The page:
ISSN 1586-9733

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Elite Interests and the Serbian-Montenegrin Conflict

London School of Economics and Politics

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In ethnic conflicts, the behaviour of political elites constitutes an important variable, both in the outbreak of conflict and in attempts to find solutions. Insisting on the importance of elites does not imply, however, that elite interests are the only driving force: the elites operate in structures of constraints and opportunities. In this article, the conflict between Serbia and Montenegro is analyzed. The conflict began as a conflict over political and economic reforms, but during the course of the conflict it has acquired different characteristics. In this process, ethnicity has come to play a more important role. These developments are partly due to intentional elite behaviour, but the process of dissociation has also acquired its own momentum which constrains the elites. The article argues that elite interests, interplay between the elites in Belgrade and Podgorica as well as intra-‘ethnic’ dynamics have been crucial for the development of the conflict.




In the fortunate cases when regulation of national and ethnic conflicts is successful, the first stages of such success are usually represented by television footage of men in dark suits solemnly signing agreements vowing to put the conflict behind them. The role of elites in such an event is crucial; they are the ones signing the agreement and the ones with the authority to, attempt to, implement it. These same elites may, however, not only be agents of peace they may very well have played an important role in causing the conflict and in its further development. Conflicts can serve elite interests in a number of ways, but even if they were to begin with the product of elites pursuing their interests these elites may later on find themselves constrained by the followers they have mobilised and by hardliners breathing down their neck. In order to analyse the development of ethnic conflicts, one should therefore not only analyse relations between ethnic groups, but also dynamics within ethnic groups.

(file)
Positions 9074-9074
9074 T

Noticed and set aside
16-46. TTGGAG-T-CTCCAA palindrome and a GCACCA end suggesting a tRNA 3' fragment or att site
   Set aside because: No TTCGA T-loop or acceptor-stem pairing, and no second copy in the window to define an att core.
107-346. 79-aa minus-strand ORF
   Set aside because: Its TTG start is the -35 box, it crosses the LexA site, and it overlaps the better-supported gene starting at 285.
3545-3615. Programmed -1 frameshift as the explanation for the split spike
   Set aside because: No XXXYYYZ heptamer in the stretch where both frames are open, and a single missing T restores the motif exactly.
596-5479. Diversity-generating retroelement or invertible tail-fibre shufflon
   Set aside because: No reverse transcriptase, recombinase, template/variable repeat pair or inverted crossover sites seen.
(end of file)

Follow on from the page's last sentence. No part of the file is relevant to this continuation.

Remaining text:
In this article, the conflict between Serbia and Montenegro will be analysed with a specific focus on the role played by elites. Compared to the other conflicts in the former Yugoslavia, the conflict between Serbia and Montenegro has taken on a rather different character. Most notably it has not turned into a violent conflict and this may in some part be influenced by a second distinguishing factor: the ethnic division between Montenegrins and Serbs is less clear than the ethnic divisions in the other conflicts. It is therefore debatable whether one should characterise the conflict as an ‘ethnic conflict’, but I will argue below that ethnicity has come to play a more important role and elite interests and dynamics within the two republics have been crucial in this development.

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